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Restoration Stela of Tutankhamen

Author(s): C. Zarnoch, E. Sullivan

Description: This round-topped stela is an important historical document commemorating the end of the religious iconoclasm of Akhenaten and the official return to the traditional Egyptian religious system under king Tutankhamen. In the lunette (the rounded upper section of the stela), Tutankhamen is shown offering papyrus and lotus flowers (left) and a vase (right) to the gods Amun-Re and Mut. He wears the blue crown on the left and the nemes headdress on the right. Amun-Re wears the double plumed crown and holds an ankh sign in one hand and the was-scepter in the other. Mut wears the double crown and has her arm around Amun-Re. The winged solar disk stretches above the figures.

The stela's horiztonal lines of text record how the temples of Egypt had fallen into ruin during Akhenaten's reign and how Tutankhamen had restored them to their former glory. Horemheb usurped the stela, but did not change all of Tutankhamen's cartouches. The perforations down the center are from a later attempt to split the stela in half.

Beneath the text, a line of rekhyt birds (symbol of the common people) adore the cartouches of Horemheb (originally those of Tutankhamen).

Provenance: Found in the northeast corner of the Hypostyle Hall, thought to originally have stood in front of the 3rd Pylon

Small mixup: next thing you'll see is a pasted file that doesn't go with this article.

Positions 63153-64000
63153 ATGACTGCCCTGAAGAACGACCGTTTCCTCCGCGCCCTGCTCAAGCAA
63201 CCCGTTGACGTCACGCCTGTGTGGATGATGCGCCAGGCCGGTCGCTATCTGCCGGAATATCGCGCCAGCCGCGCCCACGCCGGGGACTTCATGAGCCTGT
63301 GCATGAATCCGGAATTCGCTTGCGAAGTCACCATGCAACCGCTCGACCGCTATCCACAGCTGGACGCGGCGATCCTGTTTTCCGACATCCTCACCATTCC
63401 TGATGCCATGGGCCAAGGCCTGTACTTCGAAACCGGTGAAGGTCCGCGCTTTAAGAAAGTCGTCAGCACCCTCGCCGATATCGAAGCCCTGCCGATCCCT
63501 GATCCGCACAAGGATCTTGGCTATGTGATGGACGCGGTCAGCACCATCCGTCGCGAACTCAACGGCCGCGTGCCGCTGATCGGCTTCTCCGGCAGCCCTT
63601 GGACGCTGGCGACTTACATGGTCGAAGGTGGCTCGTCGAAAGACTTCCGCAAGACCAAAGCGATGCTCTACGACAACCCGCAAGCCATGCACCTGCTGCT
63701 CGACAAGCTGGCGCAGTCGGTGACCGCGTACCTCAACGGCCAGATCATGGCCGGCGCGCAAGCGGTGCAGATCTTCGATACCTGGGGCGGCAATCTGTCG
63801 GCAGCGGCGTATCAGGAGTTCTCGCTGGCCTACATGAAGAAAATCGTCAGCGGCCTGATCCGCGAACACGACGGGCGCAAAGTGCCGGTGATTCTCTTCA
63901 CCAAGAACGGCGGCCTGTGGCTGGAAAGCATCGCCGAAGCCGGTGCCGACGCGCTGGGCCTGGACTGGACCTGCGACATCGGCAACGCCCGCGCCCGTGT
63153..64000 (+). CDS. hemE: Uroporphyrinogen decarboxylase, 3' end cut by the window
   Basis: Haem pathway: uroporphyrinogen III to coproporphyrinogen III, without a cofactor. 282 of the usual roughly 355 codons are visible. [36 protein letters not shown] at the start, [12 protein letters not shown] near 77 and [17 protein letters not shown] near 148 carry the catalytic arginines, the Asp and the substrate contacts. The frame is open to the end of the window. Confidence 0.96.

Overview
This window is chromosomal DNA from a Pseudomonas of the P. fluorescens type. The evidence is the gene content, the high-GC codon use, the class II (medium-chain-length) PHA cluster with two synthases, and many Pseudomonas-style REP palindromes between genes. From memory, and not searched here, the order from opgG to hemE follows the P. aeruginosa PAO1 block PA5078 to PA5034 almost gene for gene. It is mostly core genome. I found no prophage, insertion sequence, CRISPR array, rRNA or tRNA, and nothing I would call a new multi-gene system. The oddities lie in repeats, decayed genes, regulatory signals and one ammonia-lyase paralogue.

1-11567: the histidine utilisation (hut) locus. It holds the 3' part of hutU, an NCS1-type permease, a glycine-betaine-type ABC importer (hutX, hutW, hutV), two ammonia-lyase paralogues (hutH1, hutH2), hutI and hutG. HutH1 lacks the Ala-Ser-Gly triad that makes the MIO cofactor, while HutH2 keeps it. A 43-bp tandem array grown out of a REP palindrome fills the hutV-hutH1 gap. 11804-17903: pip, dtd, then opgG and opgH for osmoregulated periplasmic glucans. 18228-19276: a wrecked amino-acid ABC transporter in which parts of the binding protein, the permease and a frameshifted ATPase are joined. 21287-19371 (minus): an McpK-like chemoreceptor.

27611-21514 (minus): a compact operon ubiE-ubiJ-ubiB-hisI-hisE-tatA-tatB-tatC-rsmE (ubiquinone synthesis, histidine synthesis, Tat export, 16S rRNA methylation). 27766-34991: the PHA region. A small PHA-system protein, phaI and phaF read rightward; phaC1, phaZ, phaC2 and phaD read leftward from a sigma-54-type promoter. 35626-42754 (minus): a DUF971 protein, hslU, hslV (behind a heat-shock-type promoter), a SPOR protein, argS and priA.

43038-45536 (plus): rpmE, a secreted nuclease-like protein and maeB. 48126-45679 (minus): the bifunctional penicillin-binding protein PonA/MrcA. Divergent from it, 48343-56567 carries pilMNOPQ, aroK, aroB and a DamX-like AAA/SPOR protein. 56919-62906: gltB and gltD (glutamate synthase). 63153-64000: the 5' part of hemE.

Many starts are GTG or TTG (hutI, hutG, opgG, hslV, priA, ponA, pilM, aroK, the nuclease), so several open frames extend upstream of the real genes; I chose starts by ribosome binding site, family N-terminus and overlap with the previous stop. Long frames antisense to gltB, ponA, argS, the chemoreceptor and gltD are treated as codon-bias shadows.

Person: Tutankhamen with Amun-Re and Mut
Date: Dynasty 18, New Kingdom (1336-1327 BCE)
Material: Red granite with traces of blue paste, later erasures are filled with yellow paste
Functional Comments: Stelae were displayed in temples to commemorate and glorify special religious, historical, or military events. This stela celebrated the renewal of the Karnak temples by Tutankhamen after their closure by Akhenaten.
Dimensions: H: 2.54m, W: 1.29m, D: 0.38m
Current Location: Cairo Museum

Bennett, J. (1939). "The Restoration Inscription of Tut'ankhamun." Journal of Egyptian Archaeology 25: 8-15.

Porter, B. and R. Moss (1927). Topographical bibliography of ancient Egyptian hieroglyphic texts, reliefs, and paintings: The Theban temples. Oxford, Clarendon Press. pp. 16-17.

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